June 2008 | By Yanire BraÃ±a, Director of the MET Program at IE Business School
Forget established patterns of behaviors. Innovation plays a key role in growing a business and making it profitable. But companies also have to remember to include diversity in the equation.
In an age where attracting talent and brand power are fundamental, many companies have been forced to cultivate their uniqueness, looking for new ways of developing the values and factors that enable them to do just that. Accordingly, they turn to innovation as the only way to maintain or create a new competitive edge that can be sustained over time.
The most innovative enterprises are aware that innovating is not simply creating or modifying products and services, but rather it is sometimes important to create an infrastructure of people and processes that allows them to respond to all their current and future needs.
The need to grow their business and making it profitable makes companies occasionally focus exclusively on their competitors, customers and employees, but what happens with other factors? Business reality tells us that customer retention and loyalty strategies are often designed but that they do not always include employees and often overlook an important potential market: non-customers and non-employees. Then there are the difficulties involved in learning about this particular segment, which is the result of massive demographic, economic and sociocultural change and often fails to present the kind of segmentation criteria that makes for in-depth knowledge. New technologies make it easy for enterprises to see beyond their traditional sources of advantage, but sometimes this is not enough to actually innovate or the renew competitive advantage. In order to maximize all the options, companies also need to invest in discovering the differences among their customers and employees that can take them beyond existing demand and open up the door to a new mass of customers and employees that did not exist until now.
This investment usually involves new patterns of interaction, communication and decision-taking that can be used to transform resources into high-value products and services. To deal with these changes and to increase the possibilities of success, it is essential to have access to a combination of tangible resources (such as people, equipment, technologies and money), as well as to less tangible resources, such as the product design, information, brands and relations with suppliers, distributors and customers.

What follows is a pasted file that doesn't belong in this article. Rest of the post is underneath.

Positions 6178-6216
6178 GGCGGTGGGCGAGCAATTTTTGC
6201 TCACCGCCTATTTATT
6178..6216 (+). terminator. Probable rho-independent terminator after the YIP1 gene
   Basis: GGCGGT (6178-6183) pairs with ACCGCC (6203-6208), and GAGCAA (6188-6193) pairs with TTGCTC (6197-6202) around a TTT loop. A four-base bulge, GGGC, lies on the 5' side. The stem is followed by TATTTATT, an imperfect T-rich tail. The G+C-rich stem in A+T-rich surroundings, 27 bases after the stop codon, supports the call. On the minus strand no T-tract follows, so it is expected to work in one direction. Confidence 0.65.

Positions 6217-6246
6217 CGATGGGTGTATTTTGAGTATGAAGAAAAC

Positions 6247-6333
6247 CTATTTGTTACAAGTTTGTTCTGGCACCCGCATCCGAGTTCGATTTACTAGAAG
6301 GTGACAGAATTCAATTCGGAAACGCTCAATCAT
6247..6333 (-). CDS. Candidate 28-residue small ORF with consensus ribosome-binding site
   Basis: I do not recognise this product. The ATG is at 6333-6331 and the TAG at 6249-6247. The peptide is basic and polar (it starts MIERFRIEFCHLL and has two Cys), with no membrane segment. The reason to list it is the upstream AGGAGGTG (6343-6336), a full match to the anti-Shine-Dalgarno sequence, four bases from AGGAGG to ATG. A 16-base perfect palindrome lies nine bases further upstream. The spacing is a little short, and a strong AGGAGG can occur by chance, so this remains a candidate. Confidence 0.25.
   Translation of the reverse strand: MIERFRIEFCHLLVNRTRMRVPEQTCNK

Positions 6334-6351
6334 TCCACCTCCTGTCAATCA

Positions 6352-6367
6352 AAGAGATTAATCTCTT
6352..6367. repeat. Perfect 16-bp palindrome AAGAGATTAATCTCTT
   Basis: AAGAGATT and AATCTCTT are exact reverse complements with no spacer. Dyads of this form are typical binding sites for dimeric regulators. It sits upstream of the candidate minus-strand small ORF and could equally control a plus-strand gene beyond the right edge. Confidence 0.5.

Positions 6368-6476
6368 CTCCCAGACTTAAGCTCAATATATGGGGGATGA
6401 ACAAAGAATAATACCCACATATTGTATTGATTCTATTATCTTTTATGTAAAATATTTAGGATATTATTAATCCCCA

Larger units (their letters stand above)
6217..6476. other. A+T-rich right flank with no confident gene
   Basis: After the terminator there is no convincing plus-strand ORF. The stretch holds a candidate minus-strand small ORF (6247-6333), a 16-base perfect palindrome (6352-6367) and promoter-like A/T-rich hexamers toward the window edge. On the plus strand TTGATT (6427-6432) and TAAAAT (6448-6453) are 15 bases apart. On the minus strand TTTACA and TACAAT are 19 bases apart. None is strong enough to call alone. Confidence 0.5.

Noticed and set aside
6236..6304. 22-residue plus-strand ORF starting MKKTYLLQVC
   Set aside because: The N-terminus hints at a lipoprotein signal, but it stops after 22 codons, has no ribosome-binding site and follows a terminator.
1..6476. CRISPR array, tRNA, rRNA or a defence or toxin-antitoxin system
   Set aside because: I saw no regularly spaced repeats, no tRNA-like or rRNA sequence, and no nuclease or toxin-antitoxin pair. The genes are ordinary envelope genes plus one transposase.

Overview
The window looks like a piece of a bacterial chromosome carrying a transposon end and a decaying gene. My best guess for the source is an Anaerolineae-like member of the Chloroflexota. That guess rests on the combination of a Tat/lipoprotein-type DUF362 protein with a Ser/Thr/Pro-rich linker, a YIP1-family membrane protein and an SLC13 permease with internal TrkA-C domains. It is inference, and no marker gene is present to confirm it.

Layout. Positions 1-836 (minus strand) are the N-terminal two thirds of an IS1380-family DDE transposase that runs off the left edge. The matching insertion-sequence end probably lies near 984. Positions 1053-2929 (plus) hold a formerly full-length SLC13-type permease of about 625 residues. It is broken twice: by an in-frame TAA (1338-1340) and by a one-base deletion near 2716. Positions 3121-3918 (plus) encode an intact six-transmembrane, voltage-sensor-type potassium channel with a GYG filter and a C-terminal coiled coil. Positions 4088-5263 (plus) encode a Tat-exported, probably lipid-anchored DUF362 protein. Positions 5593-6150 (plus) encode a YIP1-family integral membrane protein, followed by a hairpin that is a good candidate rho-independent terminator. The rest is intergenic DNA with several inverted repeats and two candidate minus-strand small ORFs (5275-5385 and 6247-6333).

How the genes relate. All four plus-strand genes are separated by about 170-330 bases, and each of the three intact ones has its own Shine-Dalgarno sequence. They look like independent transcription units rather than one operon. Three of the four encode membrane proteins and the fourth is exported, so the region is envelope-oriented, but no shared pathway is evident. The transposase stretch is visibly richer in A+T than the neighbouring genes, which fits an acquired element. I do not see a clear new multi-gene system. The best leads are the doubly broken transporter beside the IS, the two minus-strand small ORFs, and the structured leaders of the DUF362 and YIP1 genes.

Although the objectives and benefits of innovation seem obvious, when they are put into practice, people often overlook the different working parts, i.e. the basic ingredients of the innovation process. There is nothing new in the idea that in order to stimulate new ideas, events, experiences, possibilities, knowledge, outlooks and skills, certain capacities are necessary that make it possible to look for new ways of maintaining competitive advantages. Itâ??s called diversity for innovation.
However, the kind of diversity that is truly important for fostering creativity and innovation is not skin colour, religion or gender, but rather the different perspectives or ways of seeing the world, experiences, capacities and ways of thinking. This intangible diversity, which is occasionally associated with different genders, profiles and nationalities, contributes to a genuine change of culture and the way people see a business.
However, whether diversity has a positive or negative impact on the enterpriseÂ´s performance will depend on strategic, cultural, organisational factors and human resource management practices. Consequently, a preliminary stage to the development of innovative diversity policies is communication and training in diversity management, which should always be linked to the companyâ??s business.
Diversity is an important part of innovation, but innovation is necessary to strengthen diversity, and that is why firms have to invest in diversity. The basic reasons that can lead the company to promote and manage diversity include the need to respond to requirements from increasingly diverse customers, a lack of talent which means firms have to look for and make full use of every employeeÂ´s capacity, and the improvement of results through multidiscipline team management.
Today, many leading enterprises are aware of the importance of designing innovative strategies to foster diversity management, and are duly promoting the creation of environments that uphold respect and inclusion in every area.